Chaotic Mixing in Double-Cone Blender
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Chaotic Mixing in Double-Cone Blender

June 23, 2010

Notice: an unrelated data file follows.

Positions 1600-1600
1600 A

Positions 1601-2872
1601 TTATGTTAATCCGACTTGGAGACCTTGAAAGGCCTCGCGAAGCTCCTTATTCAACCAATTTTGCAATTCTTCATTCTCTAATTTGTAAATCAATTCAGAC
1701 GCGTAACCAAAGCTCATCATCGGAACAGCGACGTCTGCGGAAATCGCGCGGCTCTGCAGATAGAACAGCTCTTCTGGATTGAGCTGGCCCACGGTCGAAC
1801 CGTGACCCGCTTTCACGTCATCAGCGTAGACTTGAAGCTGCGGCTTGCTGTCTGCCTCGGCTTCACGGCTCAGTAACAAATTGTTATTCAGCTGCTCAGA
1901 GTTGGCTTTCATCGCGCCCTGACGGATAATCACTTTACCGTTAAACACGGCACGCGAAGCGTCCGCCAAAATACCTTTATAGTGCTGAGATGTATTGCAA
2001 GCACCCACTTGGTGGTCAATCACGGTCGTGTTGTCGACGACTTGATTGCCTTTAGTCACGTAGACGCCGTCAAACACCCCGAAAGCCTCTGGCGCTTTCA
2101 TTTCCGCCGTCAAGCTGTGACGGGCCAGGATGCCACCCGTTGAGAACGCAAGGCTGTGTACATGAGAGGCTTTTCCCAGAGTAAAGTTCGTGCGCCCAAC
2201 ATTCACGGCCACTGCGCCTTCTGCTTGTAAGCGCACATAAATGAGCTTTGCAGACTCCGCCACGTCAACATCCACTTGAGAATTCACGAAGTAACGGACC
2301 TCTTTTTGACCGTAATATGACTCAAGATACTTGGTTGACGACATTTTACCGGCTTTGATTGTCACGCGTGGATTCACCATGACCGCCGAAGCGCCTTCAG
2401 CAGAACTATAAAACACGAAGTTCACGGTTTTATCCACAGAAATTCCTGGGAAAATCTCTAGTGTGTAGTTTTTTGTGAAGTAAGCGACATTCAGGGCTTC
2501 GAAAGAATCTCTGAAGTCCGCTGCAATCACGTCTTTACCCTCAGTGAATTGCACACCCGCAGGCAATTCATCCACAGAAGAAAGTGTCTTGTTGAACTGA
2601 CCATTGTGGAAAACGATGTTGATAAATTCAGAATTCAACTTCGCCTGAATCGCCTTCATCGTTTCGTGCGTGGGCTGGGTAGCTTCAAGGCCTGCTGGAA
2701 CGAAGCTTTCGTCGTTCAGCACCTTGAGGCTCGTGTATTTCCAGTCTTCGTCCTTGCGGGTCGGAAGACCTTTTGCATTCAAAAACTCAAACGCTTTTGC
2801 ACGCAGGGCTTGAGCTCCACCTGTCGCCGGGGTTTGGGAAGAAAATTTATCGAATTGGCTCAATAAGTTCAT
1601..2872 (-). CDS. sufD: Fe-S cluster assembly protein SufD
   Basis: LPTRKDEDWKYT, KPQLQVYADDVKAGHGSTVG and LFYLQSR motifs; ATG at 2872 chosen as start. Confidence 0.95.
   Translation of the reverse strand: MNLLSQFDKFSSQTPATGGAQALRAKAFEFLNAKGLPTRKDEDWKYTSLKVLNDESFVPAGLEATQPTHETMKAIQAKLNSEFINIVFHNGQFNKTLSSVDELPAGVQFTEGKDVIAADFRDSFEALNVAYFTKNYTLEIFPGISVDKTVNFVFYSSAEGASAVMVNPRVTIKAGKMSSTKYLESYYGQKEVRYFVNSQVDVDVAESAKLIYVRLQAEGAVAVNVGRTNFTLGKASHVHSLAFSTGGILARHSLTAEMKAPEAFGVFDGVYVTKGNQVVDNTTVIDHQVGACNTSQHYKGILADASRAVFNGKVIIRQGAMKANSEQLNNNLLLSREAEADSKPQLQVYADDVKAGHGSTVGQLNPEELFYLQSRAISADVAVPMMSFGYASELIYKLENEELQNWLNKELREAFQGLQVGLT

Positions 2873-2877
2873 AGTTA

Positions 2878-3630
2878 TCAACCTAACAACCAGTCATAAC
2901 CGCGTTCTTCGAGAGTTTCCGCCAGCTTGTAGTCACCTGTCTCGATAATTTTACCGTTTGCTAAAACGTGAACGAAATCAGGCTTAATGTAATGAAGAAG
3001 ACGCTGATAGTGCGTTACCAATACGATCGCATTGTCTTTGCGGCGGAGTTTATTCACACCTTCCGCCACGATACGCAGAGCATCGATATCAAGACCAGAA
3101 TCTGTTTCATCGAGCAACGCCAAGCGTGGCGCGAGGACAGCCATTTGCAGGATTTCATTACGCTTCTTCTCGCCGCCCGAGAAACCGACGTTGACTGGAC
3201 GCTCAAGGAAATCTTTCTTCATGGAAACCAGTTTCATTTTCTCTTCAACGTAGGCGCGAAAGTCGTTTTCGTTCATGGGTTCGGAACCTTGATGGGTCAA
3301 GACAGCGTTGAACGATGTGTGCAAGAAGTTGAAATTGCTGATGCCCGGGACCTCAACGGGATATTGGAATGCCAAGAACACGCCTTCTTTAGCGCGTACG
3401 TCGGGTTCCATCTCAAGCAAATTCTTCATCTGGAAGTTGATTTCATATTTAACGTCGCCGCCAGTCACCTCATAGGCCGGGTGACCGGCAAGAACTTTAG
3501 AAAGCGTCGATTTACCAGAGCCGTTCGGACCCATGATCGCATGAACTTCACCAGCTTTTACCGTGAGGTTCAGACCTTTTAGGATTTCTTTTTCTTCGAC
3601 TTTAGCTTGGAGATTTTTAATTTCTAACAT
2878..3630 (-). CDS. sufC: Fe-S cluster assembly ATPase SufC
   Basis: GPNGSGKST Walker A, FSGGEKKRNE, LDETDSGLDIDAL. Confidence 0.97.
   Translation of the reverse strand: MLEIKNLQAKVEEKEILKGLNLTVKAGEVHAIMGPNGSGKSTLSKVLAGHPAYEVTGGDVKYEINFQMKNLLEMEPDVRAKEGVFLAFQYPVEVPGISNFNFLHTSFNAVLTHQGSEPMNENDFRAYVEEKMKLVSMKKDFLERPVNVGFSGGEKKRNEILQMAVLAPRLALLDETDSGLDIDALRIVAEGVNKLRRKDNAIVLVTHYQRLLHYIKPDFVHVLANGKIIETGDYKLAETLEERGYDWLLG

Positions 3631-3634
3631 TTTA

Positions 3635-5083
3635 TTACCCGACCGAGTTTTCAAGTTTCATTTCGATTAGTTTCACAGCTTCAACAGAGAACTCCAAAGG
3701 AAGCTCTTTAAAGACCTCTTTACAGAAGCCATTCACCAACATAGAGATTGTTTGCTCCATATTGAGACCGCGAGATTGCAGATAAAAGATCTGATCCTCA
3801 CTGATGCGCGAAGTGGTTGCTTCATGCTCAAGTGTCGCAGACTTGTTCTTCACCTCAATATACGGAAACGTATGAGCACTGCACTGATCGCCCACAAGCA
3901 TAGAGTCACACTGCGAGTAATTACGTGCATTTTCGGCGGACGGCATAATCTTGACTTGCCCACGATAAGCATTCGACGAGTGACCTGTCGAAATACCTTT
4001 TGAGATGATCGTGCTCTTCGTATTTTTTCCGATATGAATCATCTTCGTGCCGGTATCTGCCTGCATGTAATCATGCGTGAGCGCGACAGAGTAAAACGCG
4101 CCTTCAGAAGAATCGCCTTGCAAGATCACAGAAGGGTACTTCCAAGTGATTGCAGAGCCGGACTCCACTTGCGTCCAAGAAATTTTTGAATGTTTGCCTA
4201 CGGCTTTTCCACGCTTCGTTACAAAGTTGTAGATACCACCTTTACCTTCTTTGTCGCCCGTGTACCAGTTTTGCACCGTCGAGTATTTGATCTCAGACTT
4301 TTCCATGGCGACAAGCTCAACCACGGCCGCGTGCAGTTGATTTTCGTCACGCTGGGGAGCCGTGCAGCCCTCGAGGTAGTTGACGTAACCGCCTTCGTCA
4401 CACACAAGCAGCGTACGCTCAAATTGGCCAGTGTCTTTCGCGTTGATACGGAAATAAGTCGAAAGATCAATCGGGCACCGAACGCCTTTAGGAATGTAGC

Chaotic Mixing in Double-Cone Blender This image shows the mixing pattern that results from tumbling identical red and green grains in a common design of tumbling blender used by catalysis, pharmaceutical, food and other processing industries. The blend is initially placed with red on the left half and green on the right, and is tumbled one revolution clockwise in this view; the grains are then frozen by infiltrating with polymer, and the tumbler is sliced open to expose the intricate fractal mixing pattern that is a signature of chaotic mixing. In this system, chaos results from nearly periodic stickslip motion at the surface of the tumbling bed. This work was performed at the Center for Structured Organic Composites (C-SOC), a National Science Foundation Engineering Research Center (ERC) based at Rutgers University. The center was established to study the nature of finely ground granular materials and other substances that form the core of drug tablets, processed foods, agricultural chemicals and other "composite organic" products. In addition to improving the quality and consistency of such materials, the center will develop more consistent and cost-effective manufacturing techniques than methods based largely on trial and error. To learn more about work at this center, visit the C-SOC Web site. Further information about the NSF Engineering Research Centers program, including a list of the centers currently funded and links to their Web sites, is available at http://www.nsf.gov/funding/pgm_summ.jsp?pims_id=5502. (Date of Image: unknown) [One of several related images. See Next Image.]

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